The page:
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Philosophical Frolic



British author Peter Ackroyd is among our most learned novelists. His encyclopedic knowledge of things literary and historical is astonishing, and his ability to weave this vast store into infinitely readable books sets him far apart from the average historical novelist. Rather than novelize history, Ackroyd uses the past as a springboard into the world of imagination. For example, his earlier novel, Hawksmoor, is a literary gothic horror story which combines a haunting architectural past with supernatural time travel.

The Plato Papers, subtitled A Prophecy, is a small, playful book filled with ideas and allusions. It would be better subtitled A Frolic; it is a truly fun and hilarious read. The hilarity is at the expense of humanity's foibles, a situation this book predicts will be not at all improved by the year 3700.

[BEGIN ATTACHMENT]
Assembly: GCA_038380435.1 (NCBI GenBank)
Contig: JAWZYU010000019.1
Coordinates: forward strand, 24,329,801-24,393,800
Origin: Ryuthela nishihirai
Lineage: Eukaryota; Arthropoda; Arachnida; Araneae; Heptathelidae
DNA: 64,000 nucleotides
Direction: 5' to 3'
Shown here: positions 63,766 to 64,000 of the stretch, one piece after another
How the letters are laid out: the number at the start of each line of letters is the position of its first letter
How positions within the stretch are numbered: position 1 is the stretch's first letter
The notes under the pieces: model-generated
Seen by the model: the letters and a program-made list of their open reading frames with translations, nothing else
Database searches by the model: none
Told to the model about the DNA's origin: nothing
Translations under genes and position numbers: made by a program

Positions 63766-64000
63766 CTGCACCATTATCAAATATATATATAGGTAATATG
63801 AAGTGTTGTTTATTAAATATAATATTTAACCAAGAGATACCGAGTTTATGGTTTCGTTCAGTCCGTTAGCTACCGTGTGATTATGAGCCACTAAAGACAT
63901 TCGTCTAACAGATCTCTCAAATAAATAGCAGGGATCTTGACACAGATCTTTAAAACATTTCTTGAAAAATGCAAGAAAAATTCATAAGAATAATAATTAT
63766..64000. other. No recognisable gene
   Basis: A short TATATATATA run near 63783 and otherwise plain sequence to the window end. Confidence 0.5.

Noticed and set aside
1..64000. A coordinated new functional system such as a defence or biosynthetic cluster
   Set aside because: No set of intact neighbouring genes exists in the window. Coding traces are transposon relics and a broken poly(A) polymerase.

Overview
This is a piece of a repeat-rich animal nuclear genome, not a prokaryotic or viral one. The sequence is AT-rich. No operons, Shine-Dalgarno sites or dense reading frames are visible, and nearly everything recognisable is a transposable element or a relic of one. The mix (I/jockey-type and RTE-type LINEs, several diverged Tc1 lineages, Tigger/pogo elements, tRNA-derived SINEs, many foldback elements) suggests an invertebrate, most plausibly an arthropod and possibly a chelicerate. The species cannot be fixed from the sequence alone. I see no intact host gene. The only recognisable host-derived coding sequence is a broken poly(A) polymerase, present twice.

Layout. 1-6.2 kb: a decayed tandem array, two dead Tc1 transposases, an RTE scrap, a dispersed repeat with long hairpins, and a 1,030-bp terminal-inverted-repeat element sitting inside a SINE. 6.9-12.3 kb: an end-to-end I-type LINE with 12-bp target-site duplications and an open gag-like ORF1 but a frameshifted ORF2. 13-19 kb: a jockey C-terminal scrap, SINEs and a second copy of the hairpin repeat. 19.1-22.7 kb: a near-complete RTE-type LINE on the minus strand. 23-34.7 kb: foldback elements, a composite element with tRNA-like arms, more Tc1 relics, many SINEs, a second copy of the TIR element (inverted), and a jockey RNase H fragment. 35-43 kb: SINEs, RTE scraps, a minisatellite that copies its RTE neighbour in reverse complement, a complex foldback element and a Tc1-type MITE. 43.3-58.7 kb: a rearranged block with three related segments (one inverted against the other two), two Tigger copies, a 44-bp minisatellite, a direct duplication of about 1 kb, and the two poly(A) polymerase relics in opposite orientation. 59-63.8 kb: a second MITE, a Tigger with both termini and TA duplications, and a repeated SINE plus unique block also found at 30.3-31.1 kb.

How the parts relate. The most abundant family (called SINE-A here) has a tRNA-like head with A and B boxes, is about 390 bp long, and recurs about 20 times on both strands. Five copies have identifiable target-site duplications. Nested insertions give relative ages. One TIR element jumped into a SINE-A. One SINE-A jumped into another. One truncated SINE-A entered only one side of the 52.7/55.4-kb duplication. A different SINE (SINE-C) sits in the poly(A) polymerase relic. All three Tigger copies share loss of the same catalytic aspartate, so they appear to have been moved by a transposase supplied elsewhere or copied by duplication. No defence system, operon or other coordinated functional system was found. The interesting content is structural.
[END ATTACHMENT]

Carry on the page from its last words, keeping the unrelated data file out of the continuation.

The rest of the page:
The premise is that a renegade future philosopher, Plato, interprets ancient (meaning, of course, from our time) cultural artifacts and gleans broad conclusions from tiny clues; Ackroyd has applied (ancient) Plato's cave metaphor to our culture. For example, from a partially remaining volume, Plato concludes that On the Origin of Species by Means of Natural Selection was written by Charles Dickens and is a satirical novel (for those readers living in Kansas, write care of the Independent for an explanation). Freud is a comic genius, while Edgar Allen Poe is considered to be a foremost historian.

Ackroyd employs several methods of exposition including third-person narrative, dialogue (of course), official declaration and, best of all, a glossary which tries to make sense of our idiomatic language. An organ grinder is defined as "a kind of butcher. See 'organism.' " Fiber optic is "a coarse material woven out of eyes, worn by the high priests of the mechanical age in order to instil (sic) terror among the populace." (Hey, that one's true!)

The book could be tighter. Ackroyd is too enamored by his many literary forms and his writing occasionally lacks enough substance. But the warmth and humor this book exudes allow us to laugh at ourselves, and the message is a warning to those who cannot imagine anyone ever having been stupid enough to think the world was flat.

-- Michael Salkind

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